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  • Benjamin
    January 1, 1970
    Okay, let's get this out of the way. There are two main obstacles in the way of a reader's enjoyment of Fox 8: 1st, The fact that it's written by George Saunders, an author I personally love but who seems to draw a particularly "love it or loathe it" response from readers I know. 2nd, the riting stile, wich iz a fonetik repreesentashun of how a Fox wuld rite. As to the second part, I had no problems witht he style. Letting my eyes relax, I found the faster I read it the easier it became to clear Okay, let's get this out of the way. There are two main obstacles in the way of a reader's enjoyment of Fox 8: 1st, The fact that it's written by George Saunders, an author I personally love but who seems to draw a particularly "love it or loathe it" response from readers I know. 2nd, the riting stile, wich iz a fonetik repreesentashun of how a Fox wuld rite. As to the second part, I had no problems witht he style. Letting my eyes relax, I found the faster I read it the easier it became to clearly hear Fox 8's voice without tripping over the text. But your mileage may vary.As to the story; it's simple, funny, heartbreaking, and moralistic but without being saccharine. It's got talking animals. I loved it. Take that for what you will.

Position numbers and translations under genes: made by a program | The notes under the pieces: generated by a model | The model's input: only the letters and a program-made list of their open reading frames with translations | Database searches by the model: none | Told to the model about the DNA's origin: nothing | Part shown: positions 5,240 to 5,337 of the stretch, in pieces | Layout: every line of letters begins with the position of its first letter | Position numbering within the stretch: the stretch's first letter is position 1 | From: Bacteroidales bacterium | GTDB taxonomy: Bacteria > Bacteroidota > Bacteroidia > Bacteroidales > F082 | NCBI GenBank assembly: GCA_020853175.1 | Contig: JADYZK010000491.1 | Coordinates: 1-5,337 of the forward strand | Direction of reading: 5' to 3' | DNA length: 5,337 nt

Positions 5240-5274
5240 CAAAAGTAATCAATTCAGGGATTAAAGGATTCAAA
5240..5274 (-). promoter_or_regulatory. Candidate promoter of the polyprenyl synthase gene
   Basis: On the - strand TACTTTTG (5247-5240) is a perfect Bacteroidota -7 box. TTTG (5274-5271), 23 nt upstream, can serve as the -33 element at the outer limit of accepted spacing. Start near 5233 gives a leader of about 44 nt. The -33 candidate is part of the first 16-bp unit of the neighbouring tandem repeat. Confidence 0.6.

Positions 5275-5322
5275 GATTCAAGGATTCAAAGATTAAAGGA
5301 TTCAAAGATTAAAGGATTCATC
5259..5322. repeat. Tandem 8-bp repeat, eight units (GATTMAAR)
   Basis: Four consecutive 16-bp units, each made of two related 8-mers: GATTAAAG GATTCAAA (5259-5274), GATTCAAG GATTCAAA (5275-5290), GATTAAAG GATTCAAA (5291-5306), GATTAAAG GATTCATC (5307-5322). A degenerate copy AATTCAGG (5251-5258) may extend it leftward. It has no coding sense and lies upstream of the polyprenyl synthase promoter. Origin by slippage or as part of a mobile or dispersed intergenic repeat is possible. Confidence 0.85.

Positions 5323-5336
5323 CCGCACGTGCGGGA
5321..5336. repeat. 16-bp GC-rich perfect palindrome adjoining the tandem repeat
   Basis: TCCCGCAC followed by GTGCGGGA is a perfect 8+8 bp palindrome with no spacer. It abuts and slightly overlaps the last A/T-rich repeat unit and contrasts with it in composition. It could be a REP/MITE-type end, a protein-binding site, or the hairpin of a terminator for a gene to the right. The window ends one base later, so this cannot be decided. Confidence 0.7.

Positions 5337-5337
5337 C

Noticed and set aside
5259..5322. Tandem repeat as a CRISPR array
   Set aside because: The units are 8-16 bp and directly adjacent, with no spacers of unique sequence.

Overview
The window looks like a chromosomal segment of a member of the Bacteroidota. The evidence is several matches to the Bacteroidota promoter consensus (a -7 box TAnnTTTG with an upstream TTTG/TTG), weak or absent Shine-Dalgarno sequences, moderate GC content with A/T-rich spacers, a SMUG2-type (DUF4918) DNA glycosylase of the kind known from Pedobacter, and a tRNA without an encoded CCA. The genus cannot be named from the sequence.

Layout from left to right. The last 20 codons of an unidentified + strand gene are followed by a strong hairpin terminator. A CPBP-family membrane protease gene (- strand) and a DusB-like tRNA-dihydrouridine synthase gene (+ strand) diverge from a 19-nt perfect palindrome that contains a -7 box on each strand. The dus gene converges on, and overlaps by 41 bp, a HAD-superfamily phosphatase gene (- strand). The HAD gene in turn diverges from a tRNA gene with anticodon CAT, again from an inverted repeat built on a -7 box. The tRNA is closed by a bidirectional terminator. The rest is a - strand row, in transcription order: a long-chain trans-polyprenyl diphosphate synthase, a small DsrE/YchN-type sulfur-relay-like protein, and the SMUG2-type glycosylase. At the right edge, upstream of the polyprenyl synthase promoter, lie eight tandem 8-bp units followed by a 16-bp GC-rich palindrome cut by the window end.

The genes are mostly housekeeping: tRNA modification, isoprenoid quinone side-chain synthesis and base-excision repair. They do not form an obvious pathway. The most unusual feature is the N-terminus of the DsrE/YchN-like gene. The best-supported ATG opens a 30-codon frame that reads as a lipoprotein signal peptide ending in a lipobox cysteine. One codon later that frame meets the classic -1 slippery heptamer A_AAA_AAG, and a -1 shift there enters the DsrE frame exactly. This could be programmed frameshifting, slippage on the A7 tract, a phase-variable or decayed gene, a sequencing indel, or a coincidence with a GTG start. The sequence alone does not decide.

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  • Carol Horton
    January 1, 1970